Happy Super Bowl Sunday everyone!
Let me say at the outset of this post that I think the Chiefs are going to win. Pat Mahomes came to me in a dream last night and the man was looking real confident. I’m not saying this because I put any actual faith in my football dream predictions, but rather because in order for that prediction to carry any weight, it means I need to get this posted before the Super Bowl starts. I’m just putting a little time-pressure on myself to go ahead and get this done and then go about my day.
I will remind you readers, however, that back in November of 2018 I successfully predicted that the Raptors would win the 2019 NBA finals. So if you are looking to trust someone’s sports betting hunch, I think you can go ahead and trust mine. I’m probably a sports-psychic after all. If this whole producer/blogger/musician racket doesn’t work out, look for me to setup an outpost on Fremont Street offering my services.
And now that I’ve hooked you, America, with my insightful and necessary sport-psychic chatter, I’d like to talk to you about Instagram filters. We’ve all seen em; we all use them. Just took a picture of that cool brownstone across the street? Want to make it look like you took that picture in the 1970s? Slap a Gingham on it. Looking for a classy, timeless black and white approach? Look no further than Inkwell. Just want it to look more better? Try Hudson! You’ve got instant, professional-grade photography at your fingertips.
Now I’m sure that any actual professional photographers or graphic designers would scoff at the previous sentence, and they would be right to. There is most certainly a world of difference between the work of a true craftsperson who takes time to dial in the exact saturation, contrast, and brightness appropriate for a particular picture, and a rube like me who just picked a good filter. By the way, I don’t even know what saturation is—I just saw it on instagram. However, when I choose a particular instagram filter that makes my picture “pop” in that perfect way, even I am seduced into momentarily thinking that I’ve done something special.
The truth is that I couldn’t be less special in this moment. I’ve done something that literally millions of people are doing every hour. But the results don’t lie, most of these filtered pictures do look pretty good. The frightening prospect to me is that in art, music, and culture we may be headed towards a ubiquitous “pretty good” rather than a wildly varying array of things awful to great.
Before you write that last sentence off as esoteric aesthetic paranoia, let me try to flesh out my dystopian worries. The fact is that we are outsourcing more and more artistic decisions to technology. Whether it is instagram or photoshop for pictures, final cut pro for video, or Logic for music, any software meant for the creation or editing of audio/visual media contains presets, layout choices, and biases that lead you towards certain creative decisions.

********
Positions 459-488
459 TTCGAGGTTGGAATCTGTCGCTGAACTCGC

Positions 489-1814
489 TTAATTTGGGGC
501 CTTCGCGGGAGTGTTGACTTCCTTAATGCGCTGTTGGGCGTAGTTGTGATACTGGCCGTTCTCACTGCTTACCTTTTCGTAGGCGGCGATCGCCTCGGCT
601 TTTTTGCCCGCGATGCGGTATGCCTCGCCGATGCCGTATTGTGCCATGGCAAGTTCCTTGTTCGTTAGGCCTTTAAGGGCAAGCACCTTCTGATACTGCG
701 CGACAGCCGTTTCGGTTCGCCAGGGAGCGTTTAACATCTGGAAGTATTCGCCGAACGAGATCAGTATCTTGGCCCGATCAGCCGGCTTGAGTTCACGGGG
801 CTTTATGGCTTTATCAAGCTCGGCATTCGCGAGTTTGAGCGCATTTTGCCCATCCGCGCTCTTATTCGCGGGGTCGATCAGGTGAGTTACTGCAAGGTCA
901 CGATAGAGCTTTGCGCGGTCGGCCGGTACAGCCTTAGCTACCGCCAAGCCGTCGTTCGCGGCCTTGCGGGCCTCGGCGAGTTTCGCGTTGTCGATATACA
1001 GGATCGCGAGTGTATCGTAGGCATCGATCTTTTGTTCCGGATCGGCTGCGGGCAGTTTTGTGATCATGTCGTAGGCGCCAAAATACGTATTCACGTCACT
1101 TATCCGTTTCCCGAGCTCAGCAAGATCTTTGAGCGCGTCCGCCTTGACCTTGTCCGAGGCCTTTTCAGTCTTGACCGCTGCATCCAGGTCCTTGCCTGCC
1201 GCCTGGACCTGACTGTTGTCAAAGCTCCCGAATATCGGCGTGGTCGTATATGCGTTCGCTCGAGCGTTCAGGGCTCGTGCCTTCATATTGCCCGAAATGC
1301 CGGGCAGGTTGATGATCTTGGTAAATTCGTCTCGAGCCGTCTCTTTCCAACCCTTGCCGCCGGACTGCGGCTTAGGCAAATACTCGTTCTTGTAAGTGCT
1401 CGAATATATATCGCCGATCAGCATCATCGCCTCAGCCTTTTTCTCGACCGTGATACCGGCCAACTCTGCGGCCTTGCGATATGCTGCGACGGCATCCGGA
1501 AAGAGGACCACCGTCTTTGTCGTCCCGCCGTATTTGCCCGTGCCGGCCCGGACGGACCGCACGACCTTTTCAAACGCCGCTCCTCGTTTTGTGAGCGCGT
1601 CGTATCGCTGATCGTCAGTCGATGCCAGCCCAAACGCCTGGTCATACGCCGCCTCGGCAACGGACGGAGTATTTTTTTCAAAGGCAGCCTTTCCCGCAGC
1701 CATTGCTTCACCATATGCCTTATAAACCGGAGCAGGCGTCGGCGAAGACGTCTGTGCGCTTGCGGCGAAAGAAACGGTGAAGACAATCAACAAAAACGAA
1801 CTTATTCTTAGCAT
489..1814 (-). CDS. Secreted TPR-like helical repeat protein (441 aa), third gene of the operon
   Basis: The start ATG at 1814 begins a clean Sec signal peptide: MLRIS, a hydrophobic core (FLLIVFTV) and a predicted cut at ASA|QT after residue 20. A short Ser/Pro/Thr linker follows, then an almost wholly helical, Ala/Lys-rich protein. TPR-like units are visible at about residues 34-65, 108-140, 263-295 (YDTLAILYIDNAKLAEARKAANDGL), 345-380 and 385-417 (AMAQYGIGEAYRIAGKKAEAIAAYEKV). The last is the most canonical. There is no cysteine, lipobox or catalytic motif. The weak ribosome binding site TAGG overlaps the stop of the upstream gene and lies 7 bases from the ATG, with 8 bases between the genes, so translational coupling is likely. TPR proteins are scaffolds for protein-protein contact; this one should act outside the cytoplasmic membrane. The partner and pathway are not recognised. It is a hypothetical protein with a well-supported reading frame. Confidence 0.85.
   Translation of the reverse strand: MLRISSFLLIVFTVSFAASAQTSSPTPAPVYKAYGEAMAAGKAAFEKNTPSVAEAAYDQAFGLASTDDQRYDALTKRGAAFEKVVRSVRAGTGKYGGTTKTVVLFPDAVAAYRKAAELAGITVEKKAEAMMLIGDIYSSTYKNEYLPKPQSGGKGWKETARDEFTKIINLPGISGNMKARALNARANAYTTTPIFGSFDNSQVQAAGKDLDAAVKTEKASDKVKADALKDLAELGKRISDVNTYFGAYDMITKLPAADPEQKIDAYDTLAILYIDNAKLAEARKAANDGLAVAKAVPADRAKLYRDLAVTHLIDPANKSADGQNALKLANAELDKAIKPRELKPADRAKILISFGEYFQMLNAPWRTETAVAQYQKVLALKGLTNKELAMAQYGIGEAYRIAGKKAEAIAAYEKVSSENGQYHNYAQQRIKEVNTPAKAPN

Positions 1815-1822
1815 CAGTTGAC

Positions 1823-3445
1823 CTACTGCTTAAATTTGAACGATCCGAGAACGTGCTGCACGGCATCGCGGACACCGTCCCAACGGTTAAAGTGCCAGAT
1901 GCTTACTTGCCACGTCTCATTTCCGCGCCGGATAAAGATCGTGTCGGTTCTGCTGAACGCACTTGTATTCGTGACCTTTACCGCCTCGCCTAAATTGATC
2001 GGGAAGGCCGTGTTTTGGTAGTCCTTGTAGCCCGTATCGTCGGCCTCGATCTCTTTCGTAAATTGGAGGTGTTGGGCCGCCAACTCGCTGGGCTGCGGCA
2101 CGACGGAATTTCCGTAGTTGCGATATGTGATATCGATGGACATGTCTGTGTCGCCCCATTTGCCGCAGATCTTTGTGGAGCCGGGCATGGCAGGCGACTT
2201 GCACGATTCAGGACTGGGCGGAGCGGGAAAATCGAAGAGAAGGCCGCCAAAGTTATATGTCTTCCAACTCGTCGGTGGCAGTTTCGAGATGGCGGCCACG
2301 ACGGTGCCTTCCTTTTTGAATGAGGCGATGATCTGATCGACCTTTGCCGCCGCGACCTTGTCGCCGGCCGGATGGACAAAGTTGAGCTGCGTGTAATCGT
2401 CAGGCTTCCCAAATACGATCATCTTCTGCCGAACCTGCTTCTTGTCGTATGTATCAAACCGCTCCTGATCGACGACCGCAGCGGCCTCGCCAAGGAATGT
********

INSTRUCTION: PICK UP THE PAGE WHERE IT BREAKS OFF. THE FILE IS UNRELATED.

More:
Sure, it might be me, a human, who is operating the software, and in theory I can be as creative as I want to be with the choices I make. But truthfully I’m often more apt to go ahead and pick a preset than take the time to dial in a sound using my ears, training, and instincts. Say I just recorded a bass line for instance, and I know that I want this bass to sound nice and punchy. Oh wow, look at that, there’s a compression+EQ preset called “nice punchy bass.” The temptation is too strong; I’m going to use that preset. Oooh, that’s nice. And punchy.
But herein lies the same problem that I experienced when I posted that picture on instagram. It feels like I’ve done something special, but I’ve simply chosen the same pretty good preset that millions of other people have access to. The same phenomenon occurs with digital instruments and sample packs. From Alchemy, to Reason, to Kontakt, to Spitfire, to Splice—we music creators have more access to more good sounds than ever before. The problem is, this is potentially leading us all towards a pretty-good homogeneity, rather than an inspiring and varied originality.
Indeed these are the mad, professorial ravings of an aesthetically paranoid man. So what is the point? What is there to do?
Well, what I did to ease my troubled mind this week was to record some cups.
If everyone is using the same presets, the same digital instruments, and the same instagram filters, I needed to do something at least a little different. I recorded a simple track with real guitar, real bass, real Wurlitzer, programmed drums, and a “pretty good” digital vibraphone instrument. Despite all the realness, it still was feeling somewhat uninspired. So I poured some water in some glasses, tuned them to some notes, and replaced that “pretty good” vibraphone sound with some pretty great cup sounds if I do say so myself.
I’m not saying I did anything artistically ground-breaking. I’m certain that someone has recorded cups before. But I may have done something personally ground-breaking. I proved to myself once again that it is more satisfying to create something real and original, than to rely on the presets and paths already taken.
Here’s a short video of the cups in question:
And here’s the final track. Enjoy!